Car service, hotels, and accommodations for the president and other
administration officials to attend climate change talks in Paris are
costing taxpayers nearly $2 million, according to government contracts.
The COP21 meeting of global leaders, which President Obama said is a “powerful rebuke” to terrorists, began on Monday. Representatives from 195 countries traveled to Paris, burning 300,000 tons of carbon dioxide for the United Nations conference that is seeking to reduce global emissions.
The tab for Obama’s motorcade alone totals $784,825. The State Department issued a $407,868 contract to Biribin Limousines, an international chauffeur service, for vehicles for the president’s security detail.
“No Sustainability Included,” the document states under a section for contract clauses.
Numerous other contracts for passenger vehicle rentals, including $9,042 for accompanying press, totaled $376,957.
Taxpayers were also billed $100,216
to book hotel accommodations for the president’s stay. Hotel rooms and
cell phones for the U.S. Secret Service traveling with the president
cost $16,642 and $4,034, respectively.
A number of cabinet secretaries are also in Paris for the United
Nations conference, including IRS Commissioner John Koskinen, whose car
service tab is $5,400.
Secretary of State John Kerry’s car service totaled $76,435, with three separate contracts worth $38,684, $15,789, and $21,962.
Car service for Energy Secretary Ernest Moniz is costing $19,080, and two contracts worth $10,153 and $10,737 were issued for Agriculture Secretary Tom Vilsack’s chauffeur service.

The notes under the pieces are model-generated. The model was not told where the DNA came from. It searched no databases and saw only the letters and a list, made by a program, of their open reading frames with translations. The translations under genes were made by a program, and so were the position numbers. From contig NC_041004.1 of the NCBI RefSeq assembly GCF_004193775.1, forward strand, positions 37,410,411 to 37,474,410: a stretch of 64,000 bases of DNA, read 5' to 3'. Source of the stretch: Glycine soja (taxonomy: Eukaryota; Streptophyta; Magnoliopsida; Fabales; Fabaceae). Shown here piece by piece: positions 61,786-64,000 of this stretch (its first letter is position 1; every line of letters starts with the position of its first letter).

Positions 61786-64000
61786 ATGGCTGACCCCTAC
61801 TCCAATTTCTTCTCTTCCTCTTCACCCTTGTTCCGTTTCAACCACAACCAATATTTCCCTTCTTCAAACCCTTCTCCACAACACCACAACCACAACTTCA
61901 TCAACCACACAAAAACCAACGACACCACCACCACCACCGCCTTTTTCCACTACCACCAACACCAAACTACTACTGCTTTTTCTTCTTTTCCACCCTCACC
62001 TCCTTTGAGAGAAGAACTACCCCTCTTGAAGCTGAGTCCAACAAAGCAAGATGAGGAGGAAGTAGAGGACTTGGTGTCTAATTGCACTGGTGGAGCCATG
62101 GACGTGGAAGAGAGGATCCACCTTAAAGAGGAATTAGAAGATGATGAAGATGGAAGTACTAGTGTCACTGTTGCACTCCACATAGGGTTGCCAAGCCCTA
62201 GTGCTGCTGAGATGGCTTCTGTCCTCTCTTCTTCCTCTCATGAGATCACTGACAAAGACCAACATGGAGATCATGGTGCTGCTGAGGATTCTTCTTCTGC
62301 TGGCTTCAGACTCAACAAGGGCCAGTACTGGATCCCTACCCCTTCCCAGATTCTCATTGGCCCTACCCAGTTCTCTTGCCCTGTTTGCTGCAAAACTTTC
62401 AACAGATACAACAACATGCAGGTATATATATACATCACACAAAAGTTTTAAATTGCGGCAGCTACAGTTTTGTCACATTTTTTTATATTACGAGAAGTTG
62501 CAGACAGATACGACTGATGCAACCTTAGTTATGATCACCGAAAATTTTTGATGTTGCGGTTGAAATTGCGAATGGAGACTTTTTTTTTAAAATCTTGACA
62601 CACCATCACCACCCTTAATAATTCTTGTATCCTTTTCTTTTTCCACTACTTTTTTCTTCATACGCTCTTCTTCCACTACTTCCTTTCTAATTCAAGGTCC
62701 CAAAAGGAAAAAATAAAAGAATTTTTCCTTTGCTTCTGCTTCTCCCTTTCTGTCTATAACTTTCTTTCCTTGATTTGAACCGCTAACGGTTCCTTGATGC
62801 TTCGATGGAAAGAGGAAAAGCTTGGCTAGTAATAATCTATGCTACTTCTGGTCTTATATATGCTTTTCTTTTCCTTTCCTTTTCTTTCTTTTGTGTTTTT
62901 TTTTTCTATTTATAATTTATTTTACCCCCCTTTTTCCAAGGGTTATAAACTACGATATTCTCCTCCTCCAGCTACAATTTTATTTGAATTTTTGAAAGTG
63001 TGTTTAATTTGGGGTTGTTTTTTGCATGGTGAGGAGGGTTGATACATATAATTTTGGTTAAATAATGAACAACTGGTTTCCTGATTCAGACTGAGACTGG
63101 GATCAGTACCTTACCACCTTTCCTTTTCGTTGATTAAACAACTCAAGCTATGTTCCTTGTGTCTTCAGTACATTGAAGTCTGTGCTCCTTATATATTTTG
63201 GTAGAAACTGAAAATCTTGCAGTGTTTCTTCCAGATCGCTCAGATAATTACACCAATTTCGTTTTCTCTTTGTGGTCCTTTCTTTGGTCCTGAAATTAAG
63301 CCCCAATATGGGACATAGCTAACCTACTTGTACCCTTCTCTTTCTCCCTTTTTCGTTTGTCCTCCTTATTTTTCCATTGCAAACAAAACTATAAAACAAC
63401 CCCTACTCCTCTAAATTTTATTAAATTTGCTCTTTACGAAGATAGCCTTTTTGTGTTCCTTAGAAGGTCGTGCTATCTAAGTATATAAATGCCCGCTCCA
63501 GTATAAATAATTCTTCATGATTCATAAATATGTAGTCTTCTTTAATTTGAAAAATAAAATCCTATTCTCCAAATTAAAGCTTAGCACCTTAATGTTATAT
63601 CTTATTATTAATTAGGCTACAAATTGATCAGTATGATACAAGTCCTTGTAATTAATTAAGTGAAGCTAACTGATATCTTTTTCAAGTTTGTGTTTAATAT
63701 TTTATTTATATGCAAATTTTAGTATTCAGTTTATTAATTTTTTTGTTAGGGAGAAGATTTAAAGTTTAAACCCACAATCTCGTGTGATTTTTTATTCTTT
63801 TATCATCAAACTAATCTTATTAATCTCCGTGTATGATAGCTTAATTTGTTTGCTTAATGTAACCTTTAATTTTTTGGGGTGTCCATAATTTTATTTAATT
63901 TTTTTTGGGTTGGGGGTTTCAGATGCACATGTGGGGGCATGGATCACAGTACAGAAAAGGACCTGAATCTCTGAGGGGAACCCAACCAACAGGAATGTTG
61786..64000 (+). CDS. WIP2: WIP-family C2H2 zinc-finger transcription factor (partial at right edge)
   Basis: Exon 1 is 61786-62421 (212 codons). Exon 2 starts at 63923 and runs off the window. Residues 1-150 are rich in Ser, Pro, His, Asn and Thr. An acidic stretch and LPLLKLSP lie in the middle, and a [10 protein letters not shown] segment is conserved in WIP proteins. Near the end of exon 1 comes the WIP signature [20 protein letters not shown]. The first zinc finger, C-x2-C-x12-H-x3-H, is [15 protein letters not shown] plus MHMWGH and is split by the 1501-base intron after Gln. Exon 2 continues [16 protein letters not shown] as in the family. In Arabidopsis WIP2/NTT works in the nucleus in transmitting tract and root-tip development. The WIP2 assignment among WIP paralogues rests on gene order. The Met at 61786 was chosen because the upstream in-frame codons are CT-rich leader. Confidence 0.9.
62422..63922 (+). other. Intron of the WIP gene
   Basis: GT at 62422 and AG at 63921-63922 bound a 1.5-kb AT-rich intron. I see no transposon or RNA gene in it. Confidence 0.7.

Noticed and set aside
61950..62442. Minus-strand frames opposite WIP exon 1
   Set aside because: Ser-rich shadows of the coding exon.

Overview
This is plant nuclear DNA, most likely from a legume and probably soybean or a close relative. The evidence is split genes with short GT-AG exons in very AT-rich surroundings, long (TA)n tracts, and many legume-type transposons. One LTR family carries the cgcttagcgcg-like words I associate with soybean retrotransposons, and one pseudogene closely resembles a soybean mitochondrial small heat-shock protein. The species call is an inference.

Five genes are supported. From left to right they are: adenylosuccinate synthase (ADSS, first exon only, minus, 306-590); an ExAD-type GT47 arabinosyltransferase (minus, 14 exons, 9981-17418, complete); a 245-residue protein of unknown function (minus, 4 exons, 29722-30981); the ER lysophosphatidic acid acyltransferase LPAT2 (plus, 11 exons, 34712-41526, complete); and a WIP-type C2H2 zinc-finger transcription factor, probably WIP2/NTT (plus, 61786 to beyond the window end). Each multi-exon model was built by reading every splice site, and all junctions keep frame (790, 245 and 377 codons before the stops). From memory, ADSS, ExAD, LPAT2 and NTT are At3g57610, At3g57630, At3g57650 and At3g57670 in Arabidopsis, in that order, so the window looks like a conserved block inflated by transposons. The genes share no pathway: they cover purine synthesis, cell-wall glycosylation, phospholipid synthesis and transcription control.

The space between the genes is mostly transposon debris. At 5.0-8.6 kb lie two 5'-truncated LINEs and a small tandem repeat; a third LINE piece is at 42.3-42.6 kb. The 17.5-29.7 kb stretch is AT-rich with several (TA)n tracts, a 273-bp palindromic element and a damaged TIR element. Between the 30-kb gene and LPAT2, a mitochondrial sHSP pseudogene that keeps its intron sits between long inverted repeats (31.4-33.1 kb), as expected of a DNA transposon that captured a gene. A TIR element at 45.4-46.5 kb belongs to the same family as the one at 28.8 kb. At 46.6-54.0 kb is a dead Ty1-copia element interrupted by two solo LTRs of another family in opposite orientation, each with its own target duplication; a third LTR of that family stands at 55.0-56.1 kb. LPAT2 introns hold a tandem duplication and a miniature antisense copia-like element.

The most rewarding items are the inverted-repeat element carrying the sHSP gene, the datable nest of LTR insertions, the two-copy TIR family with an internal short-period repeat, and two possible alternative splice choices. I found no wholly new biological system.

Interior Secretary Sally Jewell is also attending the conference,
with hotel accommodations at the Tuileries Finances in Paris costing $36,091, and her car service totaling $13,903.
In all, costs associated with the climate change summit totaled $1,805,282.
The spending included $51,337 to rent a hangar for Marine One for the duration of the trip, $4,744 to rent office equipment, $12,478 for a hotel suite for a control room, and $7,239 hotels for the United States Agency for International Development.
The government also paid Decoral, an interior design agency running accommodations for COP21, $486,989 and $134,778.
Spending on the conference dates back to August, when the government paid $9,576 to rent a meeting room.
President Obama’s goals he proposed for the conference are estimated to cost up to $45 billion per year and would reduce global temperatures by less than two-tenths of one degree.